But that's an easy fix: It takes no skill and 10 seconds to Google something. There's just no need to not know what the fuck you're talking about anymore. The great thing about a basic Googling position is that literally anybody is qualified for the job. In fact, the stupider and more ignorant you are, the better you are for the task -- every time you don't understand something, you just type it into Google and write down what shows up there. That capitalizes on two things we have in abundance in modern society: laziness and ignorance.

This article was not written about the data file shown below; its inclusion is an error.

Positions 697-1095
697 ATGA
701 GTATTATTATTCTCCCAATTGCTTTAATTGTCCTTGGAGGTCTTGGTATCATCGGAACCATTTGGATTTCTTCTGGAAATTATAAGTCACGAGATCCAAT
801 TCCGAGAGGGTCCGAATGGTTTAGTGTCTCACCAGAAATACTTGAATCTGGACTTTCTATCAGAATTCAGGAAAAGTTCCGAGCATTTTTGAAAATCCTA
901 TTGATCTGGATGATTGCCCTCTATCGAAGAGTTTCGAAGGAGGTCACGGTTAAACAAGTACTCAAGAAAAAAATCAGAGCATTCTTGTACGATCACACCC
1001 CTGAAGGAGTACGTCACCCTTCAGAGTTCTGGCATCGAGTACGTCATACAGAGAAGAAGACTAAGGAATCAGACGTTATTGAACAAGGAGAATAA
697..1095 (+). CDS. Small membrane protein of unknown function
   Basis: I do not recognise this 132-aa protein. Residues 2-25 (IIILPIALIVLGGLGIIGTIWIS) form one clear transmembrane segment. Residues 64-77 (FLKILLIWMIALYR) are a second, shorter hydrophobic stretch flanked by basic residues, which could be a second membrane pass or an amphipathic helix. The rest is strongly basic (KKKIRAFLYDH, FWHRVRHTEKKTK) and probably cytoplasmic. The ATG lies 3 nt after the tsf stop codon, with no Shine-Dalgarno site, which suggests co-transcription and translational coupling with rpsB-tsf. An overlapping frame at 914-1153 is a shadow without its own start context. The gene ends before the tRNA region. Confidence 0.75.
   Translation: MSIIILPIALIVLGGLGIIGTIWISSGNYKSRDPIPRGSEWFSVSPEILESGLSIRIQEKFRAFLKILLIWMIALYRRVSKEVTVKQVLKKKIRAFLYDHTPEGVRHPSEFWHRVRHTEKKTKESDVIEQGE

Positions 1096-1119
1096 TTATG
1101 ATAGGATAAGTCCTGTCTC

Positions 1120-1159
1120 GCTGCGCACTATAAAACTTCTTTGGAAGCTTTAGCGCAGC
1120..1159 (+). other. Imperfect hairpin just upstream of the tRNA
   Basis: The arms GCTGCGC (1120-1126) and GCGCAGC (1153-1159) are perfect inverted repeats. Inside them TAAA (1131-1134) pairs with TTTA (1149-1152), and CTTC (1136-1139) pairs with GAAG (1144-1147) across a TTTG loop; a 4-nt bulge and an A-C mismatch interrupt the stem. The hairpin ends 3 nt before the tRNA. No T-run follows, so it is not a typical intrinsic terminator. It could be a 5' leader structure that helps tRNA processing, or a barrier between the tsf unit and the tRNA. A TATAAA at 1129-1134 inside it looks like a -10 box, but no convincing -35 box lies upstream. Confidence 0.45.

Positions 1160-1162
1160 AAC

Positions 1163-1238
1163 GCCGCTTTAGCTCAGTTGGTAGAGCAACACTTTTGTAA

I know literal distance in space is not technically important to Prometheus' story -- I get that they're only using this throwaway dialogue to establish isolation within the narrative, and I understand what they meant. But anybody that had even a loose grasp of space (read: people who might be coming to see your space movie!) was just yanked right out of the film, and now they have enough ammo to make fun of the screenwriters until the day they die. Isn't paying some jackwad a measly 10 bucks an hour worth it to avoid mockery until death?
#4. Child Writers
No, I'm not advocating that we take a page from the Third World and start a screenwriting sweatshop. Although honestly, now that I've put it out there -- I can promise you some Hollywood executive is fast at work making it a reality. Sorry about that, human rights.